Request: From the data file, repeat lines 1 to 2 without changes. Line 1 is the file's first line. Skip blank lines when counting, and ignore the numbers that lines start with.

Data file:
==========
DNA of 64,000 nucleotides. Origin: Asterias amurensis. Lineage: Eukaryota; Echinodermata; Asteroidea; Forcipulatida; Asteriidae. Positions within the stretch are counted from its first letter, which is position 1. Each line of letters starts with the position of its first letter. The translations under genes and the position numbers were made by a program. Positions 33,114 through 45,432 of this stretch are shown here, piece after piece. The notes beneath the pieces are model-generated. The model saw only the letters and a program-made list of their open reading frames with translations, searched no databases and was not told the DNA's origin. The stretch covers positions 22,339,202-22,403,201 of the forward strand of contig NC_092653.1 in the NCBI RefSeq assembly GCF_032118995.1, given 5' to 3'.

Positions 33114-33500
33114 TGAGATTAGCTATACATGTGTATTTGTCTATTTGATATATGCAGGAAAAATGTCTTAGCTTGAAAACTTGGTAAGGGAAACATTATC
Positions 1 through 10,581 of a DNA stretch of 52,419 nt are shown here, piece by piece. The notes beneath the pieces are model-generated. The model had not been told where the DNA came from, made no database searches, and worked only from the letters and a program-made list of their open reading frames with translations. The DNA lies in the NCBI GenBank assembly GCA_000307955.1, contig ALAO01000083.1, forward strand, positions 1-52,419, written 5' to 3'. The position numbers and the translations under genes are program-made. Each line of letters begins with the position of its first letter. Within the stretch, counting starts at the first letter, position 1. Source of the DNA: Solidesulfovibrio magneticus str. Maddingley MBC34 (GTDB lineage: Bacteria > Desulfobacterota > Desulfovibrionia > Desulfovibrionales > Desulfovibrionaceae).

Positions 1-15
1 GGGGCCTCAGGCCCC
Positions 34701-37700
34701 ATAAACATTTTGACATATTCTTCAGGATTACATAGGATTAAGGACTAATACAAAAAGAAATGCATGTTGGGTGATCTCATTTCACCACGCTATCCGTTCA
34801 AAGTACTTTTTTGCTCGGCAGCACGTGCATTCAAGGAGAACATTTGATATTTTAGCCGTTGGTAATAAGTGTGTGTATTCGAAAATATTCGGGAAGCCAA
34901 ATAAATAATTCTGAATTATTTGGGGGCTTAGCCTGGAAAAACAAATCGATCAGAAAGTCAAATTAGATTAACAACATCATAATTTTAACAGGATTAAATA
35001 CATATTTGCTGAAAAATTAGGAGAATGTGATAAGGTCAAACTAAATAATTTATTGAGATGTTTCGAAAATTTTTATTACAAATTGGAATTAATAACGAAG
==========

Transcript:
DNA of 64,000 nucleotides. Origin: Asterias amurensis. Lineage: Eukaryota; Echinodermata; Asteroidea; Forcipulatida; Asteriidae. Positions within the stretch are counted from its first letter, which is position 1. Each line of letters starts with the position of its first letter. The translations under genes and the position numbers were made by a program. Positions 33,114 through 45,432 of this stretch are shown here, piece after piece. The notes beneath the pieces are model-generated. The model saw only the letters and a program-made list of their open reading frames with translations, searched no databases and was not told the DNA's origin. The stretch covers positions 22,339,202-22,403,201 of the forward strand of contig NC_092653.1 in the NCBI RefSeq assembly GCF_032118995.1, given 5' to 3'.

Positions 33114-33500